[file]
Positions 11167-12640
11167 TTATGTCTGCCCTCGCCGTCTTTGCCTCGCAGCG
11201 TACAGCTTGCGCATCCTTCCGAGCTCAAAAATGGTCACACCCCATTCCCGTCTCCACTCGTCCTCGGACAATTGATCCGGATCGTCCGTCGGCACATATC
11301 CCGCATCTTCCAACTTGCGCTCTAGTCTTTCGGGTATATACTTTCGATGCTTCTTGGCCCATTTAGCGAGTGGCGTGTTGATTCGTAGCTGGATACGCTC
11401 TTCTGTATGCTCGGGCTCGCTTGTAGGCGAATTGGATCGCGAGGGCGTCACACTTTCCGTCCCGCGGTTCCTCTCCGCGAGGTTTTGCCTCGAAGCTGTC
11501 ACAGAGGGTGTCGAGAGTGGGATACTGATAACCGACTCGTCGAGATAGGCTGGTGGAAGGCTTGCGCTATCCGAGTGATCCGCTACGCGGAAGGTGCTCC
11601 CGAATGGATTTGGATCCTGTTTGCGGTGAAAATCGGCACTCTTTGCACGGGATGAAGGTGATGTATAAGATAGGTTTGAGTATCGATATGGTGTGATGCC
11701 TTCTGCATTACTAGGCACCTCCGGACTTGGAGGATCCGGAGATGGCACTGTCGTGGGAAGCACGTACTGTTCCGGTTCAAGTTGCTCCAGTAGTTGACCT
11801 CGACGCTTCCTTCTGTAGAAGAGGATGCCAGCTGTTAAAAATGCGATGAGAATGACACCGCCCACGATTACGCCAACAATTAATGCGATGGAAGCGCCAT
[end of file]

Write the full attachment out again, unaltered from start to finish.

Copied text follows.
Positions 11167-12640
11167 TTATGTCTGCCCTCGCCGTCTTTGCCTCGCAGCG
11201 TACAGCTTGCGCATCCTTCCGAGCTCAAAAATGGTCACACCCCATTCCCGTCTCCACTCGTCCTCGGACAATTGATCCGGATCGTCCGTCGGCACATATC
11301 CCGCATCTTCCAACTTGCGCTCTAGTCTTTCGGGTATATACTTTCGATGCTTCTTGGCCCATTTAGCGAGTGGCGTGTTGATTCGTAGCTGGATACGCTC
11401 TTCTGTATGCTCGGGCTCGCTTGTAGGCGAATTGGATCGCGAGGGCGTCACACTTTCCGTCCCGCGGTTCCTCTCCGCGAGGTTTTGCCTCGAAGCTGTC
11501 ACAGAGGGTGTCGAGAGTGGGATACTGATAACCGACTCGTCGAGATAGGCTGGTGGAAGGCTTGCGCTATCCGAGTGATCCGCTACGCGGAAGGTGCTCC
11601 CGAATGGATTTGGATCCTGTTTGCGGTGAAAATCGGCACTCTTTGCACGGGATGAAGGTGATGTATAAGATAGGTTTGAGTATCGATATGGTGTGATGCC
11701 TTCTGCATTACTAGGCACCTCCGGACTTGGAGGATCCGGAGATGGCACTGTCGTGGGAAGCACGTACTGTTCCGGTTCAAGTTGCTCCAGTAGTTGACCT
11801 CGACGCTTCCTTCTGTAGAAGAGGATGCCAGCTGTTAAAAATGCGATGAGAATGACACCGCCCACGATTACGCCAACAATTAATGCGATGGAAGCGCCAT